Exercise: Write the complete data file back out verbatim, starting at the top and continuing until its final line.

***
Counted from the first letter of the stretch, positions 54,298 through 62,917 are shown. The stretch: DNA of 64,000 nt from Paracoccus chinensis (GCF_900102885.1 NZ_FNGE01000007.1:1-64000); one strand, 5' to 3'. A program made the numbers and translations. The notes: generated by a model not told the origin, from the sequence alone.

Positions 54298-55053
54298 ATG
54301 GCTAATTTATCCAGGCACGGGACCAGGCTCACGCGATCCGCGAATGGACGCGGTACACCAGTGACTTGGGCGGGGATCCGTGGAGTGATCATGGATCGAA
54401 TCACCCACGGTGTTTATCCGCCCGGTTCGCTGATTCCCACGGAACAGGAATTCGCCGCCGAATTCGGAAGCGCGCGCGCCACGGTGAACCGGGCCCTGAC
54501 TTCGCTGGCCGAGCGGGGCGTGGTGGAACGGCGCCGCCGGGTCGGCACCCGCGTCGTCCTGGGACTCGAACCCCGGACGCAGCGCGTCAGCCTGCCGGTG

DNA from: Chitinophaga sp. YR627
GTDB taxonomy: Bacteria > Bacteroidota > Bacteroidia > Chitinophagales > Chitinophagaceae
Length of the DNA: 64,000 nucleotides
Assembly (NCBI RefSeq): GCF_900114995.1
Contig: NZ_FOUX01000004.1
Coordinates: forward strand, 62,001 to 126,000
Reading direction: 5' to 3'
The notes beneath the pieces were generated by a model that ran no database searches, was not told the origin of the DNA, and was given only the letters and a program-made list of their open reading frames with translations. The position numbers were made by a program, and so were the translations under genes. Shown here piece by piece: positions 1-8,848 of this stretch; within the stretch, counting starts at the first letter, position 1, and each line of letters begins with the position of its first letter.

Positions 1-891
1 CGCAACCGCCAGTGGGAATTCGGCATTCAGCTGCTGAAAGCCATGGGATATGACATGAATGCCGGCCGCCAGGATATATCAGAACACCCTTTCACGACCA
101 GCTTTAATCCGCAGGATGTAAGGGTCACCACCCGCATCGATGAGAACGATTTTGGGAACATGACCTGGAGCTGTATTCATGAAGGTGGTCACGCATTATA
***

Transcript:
Counted from the first letter of the stretch, positions 54,298 through 62,917 are shown. The stretch: DNA of 64,000 nt from Paracoccus chinensis (GCF_900102885.1 NZ_FNGE01000007.1:1-64000); one strand, 5' to 3'. A program made the numbers and translations. The notes: generated by a model not told the origin, from the sequence alone.

Positions 54298-55053
54298 ATG
54301 GCTAATTTATCCAGGCACGGGACCAGGCTCACGCGATCCGCGAATGGACGCGGTACACCAGTGACTTGGGCGGGGATCCGTGGAGTGATCATGGATCGAA
54401 TCACCCACGGTGTTTATCCGCCCGGTTCGCTGATTCCCACGGAACAGGAATTCGCCGCCGAATTCGGAAGCGCGCGCGCCACGGTGAACCGGGCCCTGAC
54501 TTCGCTGGCCGAGCGGGGCGTGGTGGAACGGCGCCGCCGGGTCGGCACCCGCGTCGTCCTGGGACTCGAACCCCGGACGCAGCGCGTCAGCCTGCCGGTG

DNA from: Chitinophaga sp. YR627
GTDB taxonomy: Bacteria > Bacteroidota > Bacteroidia > Chitinophagales > Chitinophagaceae
Length of the DNA: 64,000 nucleotides
Assembly (NCBI RefSeq): GCF_900114995.1
Contig: NZ_FOUX01000004.1
Coordinates: forward strand, 62,001 to 126,000
Reading direction: 5' to 3'
The notes beneath the pieces were generated by a model that ran no database searches, was not told the origin of the DNA, and was given only the letters and a program-made list of their open reading frames with translations. The position numbers were made by a program, and so were the translations under genes. Shown here piece by piece: positions 1-8,848 of this stretch; within the stretch, counting starts at the first letter, position 1, and each line of letters begins with the position of its first letter.

Positions 1-891
1 CGCAACCGCCAGTGGGAATTCGGCATTCAGCTGCTGAAAGCCATGGGATATGACATGAATGCCGGCCGCCAGGATATATCAGAACACCCTTTCACGACCA
101 GCTTTAATCCGCAGGATGTAAGGGTCACCACCCGCATCGATGAGAACGATTTTGGGAACATGACCTGGAGCTGTATTCATGAAGGTGGTCACGCATTATA